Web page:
Donna Primozich’s sprawling gardens flourish under the trees in western Maine.
Photographs by Kathleen ClemonsInstead of perennial borders with flowers arranged by height, like schoolchildren in a class photo, Donna Primozich’s garden mingles with the woods around her home. Paths wind among wild trees (dogwoods, maples, and evergreens) as well as planted ones (tricolor beeches, butterfly magnolias, and gingko bilobas). Flowering hydrangeas climb their trunks. Big, lush hostas carpet their feet.
Spreading over 2 to 3 acres on Norway’s Holt Hill — Primozich doesn’t know exactly how much — the garden is one of the finest in Oxford County, according to Harriet Robinson, a vice president of the Garden Club Federation of Maine and a resident of nearby Otisfield.
Primozich has been growing her garden since 1975, when she and her husband, Chuck, built their home on what was then a densely wooded lot. They removed some trees and put in a lawn, and Donna began digging beds. “I became addicted to daylilies,” she says, “and then, as the trees that we planted grew and it became shady, to hostas.”
The latter dominate on a sylvan slope on the south side of the house, but with more than 400 meticulously labeled varieties, they’re anything but repetitive (the cultivars’ names alone are entertaining: Kinky Boots, Jolly Green Giant, Komodo Dragon, and The Fonz, to name a few). Astilbes, Japanese primroses, and ferns flourish in a wet and mucky downhill section that Primozich allows to “just fill and take care of itself.”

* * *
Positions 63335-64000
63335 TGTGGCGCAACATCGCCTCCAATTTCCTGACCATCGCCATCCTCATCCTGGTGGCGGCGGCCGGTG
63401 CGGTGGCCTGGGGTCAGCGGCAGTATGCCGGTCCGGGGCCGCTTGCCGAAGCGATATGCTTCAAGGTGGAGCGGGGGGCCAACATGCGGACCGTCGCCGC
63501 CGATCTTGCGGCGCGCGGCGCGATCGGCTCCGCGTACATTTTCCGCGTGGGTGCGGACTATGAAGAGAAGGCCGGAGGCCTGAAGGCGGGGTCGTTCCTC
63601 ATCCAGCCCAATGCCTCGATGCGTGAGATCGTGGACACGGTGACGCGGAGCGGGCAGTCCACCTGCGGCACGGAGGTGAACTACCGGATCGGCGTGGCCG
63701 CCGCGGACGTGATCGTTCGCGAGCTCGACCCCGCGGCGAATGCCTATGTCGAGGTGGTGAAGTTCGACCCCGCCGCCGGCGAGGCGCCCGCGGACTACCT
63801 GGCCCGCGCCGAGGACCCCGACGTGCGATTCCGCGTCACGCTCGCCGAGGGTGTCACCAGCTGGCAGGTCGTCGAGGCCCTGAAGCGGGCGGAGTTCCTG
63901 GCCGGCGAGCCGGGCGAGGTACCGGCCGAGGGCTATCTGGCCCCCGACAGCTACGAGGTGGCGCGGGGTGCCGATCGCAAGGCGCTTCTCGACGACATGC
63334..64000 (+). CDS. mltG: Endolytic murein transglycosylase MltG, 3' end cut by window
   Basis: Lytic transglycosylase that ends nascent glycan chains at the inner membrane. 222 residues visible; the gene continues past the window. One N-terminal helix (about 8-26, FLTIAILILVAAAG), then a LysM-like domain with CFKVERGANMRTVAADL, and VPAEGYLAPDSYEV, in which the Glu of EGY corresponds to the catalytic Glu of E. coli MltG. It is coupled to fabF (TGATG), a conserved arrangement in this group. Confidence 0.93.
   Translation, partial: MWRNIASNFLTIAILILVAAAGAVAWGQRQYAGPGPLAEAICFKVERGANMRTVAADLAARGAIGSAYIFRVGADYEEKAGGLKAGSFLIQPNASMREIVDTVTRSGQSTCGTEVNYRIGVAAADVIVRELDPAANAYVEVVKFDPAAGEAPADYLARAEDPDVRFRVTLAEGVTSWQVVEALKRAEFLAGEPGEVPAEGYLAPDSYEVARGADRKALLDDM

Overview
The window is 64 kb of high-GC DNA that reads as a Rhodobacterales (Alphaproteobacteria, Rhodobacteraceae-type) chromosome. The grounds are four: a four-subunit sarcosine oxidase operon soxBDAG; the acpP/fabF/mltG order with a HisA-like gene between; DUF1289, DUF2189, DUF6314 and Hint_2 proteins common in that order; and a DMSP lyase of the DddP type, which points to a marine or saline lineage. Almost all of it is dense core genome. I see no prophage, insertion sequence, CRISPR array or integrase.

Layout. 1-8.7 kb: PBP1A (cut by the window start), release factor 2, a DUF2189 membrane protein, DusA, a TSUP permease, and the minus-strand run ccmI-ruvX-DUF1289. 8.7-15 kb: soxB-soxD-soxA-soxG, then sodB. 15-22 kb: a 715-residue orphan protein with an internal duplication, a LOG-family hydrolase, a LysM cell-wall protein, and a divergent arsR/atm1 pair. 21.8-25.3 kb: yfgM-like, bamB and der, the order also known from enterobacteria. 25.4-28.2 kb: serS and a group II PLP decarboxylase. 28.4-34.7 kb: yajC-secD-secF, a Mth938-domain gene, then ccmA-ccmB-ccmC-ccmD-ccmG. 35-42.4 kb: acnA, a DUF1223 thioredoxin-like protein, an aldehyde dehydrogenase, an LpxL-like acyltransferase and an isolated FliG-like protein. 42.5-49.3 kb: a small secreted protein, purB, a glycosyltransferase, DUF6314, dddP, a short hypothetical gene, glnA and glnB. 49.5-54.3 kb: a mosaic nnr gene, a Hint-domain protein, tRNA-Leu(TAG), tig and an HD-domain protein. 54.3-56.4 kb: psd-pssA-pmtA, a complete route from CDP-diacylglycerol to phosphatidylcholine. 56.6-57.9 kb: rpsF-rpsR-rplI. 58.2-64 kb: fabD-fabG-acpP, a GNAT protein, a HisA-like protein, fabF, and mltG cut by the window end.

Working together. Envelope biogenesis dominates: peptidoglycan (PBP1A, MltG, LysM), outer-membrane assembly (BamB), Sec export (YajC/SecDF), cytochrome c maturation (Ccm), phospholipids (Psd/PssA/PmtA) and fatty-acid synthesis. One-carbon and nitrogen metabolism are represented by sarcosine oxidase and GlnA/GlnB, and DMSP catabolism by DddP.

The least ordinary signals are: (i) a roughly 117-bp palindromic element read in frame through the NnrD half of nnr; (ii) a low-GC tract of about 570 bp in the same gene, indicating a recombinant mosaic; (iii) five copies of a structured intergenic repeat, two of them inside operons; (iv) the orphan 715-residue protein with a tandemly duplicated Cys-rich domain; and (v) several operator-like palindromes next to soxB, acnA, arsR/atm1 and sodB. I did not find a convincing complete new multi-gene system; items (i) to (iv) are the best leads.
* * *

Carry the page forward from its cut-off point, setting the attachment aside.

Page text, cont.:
Uphill, she welcomes the native pagoda dogwoods that have popped up here and there. The trees have deep-blue berries that attract pileated woodpeckers. Scattered throughout are Dutchman’s breeches (their white flowers look like pants hanging upside down on a clothesline), blue- and yellow-flowering corydalis, several varieties of Solomon’s seal, and epimediums, which Primozich calls “the perfect plants.” “They make a pretty ground cover,” she explains, “and no one eats them.”
A steel sign reading “Hosta,” made for her by the late South Paris recycle artist Colin Wilson, rises from a luxuriant green pocket of the garden near an old stone wall. It’s one of the few ornaments that Donna added to the garden herself. The many others are whimsical surprise gifts placed by Chuck — all the sweeter to her now because he passed away last year. They include metal dog silhouettes, birds made out of old hammers, and a wine rack that holds a growing collection of cobalt-blue bottles, some rescued from the trash on a garden tour, others contributed by friends.
Primozich is still passionate about daylilies, and there’s plenty of sunshine to nourish the more than 160 varieties that grow in island beds in her backyard and a small field on the house’s north side. “I love it,” Primozich says. “I love it all.”